If you can’t vote for Romney, Don’t vote for Obama: An Open Letter to Americans of all Faiths and Skepticisms

If you can’t vote for Romney, Don’t vote for Obama:

An Open Letter to Americans of all Faiths and Skepticisms

I hesitate to take a public stand on national elections, never have, never thought I would. But exceptional times call for exceptional measures. I write because I think that the choice of Barak Obama could have dangerous consequences, not only for the United States (where I grew up, teach, have family, and which I greatly admire as both a nation and a culture), and for Israel (where I live, have family, write, and which I greatly admire as both a nation and a culture). I think another four years of President Obama would seriously endanger the culture of openness, tolerance and productivity that has made our current age such an astonishing one in world history.

I have become increasingly alarmed, in the course of the first decade of the 21st century, about what seemed to me an inexplicable loss of ground in a critical battle for moral integrity with a politicized religious movement which we loosely refer to as Islamism. Many of those who believe that Islam should exercise political sovereignty wherever it exists, also manifest alarmingly aggressive, regressive traits. Since political Islam clearly violates the idea of the separation of church and state, a pillar of free democracies, it did not occur to me that the products and developers of modern liberal culture would lose such a debate to people whose sharia-imposed utopia involves patriarchy and its attendant misogyny, imperialist politics and its hate-targeting of scapegoats, violence and its threat in order to silence critics.

To my shock and horror, I have felt like a witness to a self-destructive generation, bent on pursuing the mirages that John Lennon invited us to Imagine, no matter what the cost, no matter who we tried to reach by throwing off all our identity boundaries. Damn the regressive icebergs, full speed ahead to making the world “a much better place” by embracing the “Other.” Ignore those violent Islamists and what they’re doing; they’re all part of the great experiment in global consciousness in which we all participate.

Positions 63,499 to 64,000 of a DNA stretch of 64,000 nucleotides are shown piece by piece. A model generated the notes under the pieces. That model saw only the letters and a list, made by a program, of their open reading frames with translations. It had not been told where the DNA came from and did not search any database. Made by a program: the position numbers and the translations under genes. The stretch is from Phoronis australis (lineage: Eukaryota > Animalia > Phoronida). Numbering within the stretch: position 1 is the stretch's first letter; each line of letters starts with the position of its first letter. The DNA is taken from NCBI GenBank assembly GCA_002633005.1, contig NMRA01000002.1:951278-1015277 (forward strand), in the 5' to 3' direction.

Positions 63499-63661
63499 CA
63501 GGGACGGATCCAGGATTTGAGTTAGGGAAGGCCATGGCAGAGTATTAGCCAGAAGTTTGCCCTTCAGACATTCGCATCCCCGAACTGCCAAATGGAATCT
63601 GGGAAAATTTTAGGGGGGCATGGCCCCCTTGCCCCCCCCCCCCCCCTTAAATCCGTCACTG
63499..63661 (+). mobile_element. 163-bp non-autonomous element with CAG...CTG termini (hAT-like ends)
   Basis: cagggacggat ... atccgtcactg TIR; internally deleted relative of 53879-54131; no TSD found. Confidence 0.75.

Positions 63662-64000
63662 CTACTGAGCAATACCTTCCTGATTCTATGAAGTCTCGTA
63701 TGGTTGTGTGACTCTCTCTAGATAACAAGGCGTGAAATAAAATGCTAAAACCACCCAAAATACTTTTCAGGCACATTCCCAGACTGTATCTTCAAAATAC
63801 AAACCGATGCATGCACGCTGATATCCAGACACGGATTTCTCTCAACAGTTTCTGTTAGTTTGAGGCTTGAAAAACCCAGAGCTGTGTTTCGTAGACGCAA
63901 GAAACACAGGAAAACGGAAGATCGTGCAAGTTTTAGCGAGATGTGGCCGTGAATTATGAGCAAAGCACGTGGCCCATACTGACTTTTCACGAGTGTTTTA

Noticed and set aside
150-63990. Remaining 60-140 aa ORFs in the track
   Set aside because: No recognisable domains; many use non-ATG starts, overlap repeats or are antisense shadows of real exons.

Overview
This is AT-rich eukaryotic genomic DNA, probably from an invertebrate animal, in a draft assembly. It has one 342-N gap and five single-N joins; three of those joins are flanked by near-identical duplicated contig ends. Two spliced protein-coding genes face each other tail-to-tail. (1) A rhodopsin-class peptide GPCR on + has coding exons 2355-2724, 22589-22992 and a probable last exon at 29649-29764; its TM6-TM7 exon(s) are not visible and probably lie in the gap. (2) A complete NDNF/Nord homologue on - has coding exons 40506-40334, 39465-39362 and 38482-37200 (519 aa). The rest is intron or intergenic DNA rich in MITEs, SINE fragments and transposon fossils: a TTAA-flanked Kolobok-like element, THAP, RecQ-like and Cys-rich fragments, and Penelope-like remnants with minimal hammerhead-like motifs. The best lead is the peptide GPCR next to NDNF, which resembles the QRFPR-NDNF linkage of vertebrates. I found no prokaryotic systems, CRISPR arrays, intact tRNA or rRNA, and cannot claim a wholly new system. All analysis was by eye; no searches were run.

Not only that, our critics from within and without insist, but “we” Eurocentric Westerners should take responsibility for any problems that arise. Ask not, “what do they believe to hate us so?” but rather, “what have we done to make them hate us so?” It was one thing for Chomsky to respond to 9-11 by declaring the US the worst terrorist, it was madness for a generation of idealist/activists to take Chomsky as their moral compass. The result: when Islamists accused us of terrible and malevolent crimes, and held us to standards of human rights for them, that they themselves would never grant to us, we responded, “Mea culpa, mea maxima culpa. We deserve the hostility we get. Perhaps, if we atone and show respect to you, we can all move on to a better, more equitable world.”

Who but the most perceptive prophet in the 1990s could have imagined this marriage of pre-modern sadism and post-modern masochism? And who, upon seeing it take shape, would have imagined the powerful (even hegemonic) voice it commanded in the public sphere in the next decade? Who but a pessimistic William Blake could have dreamed of so perverse an Emperor’s New Clothes dominating public conversation even as a remorseless enemy builds strength?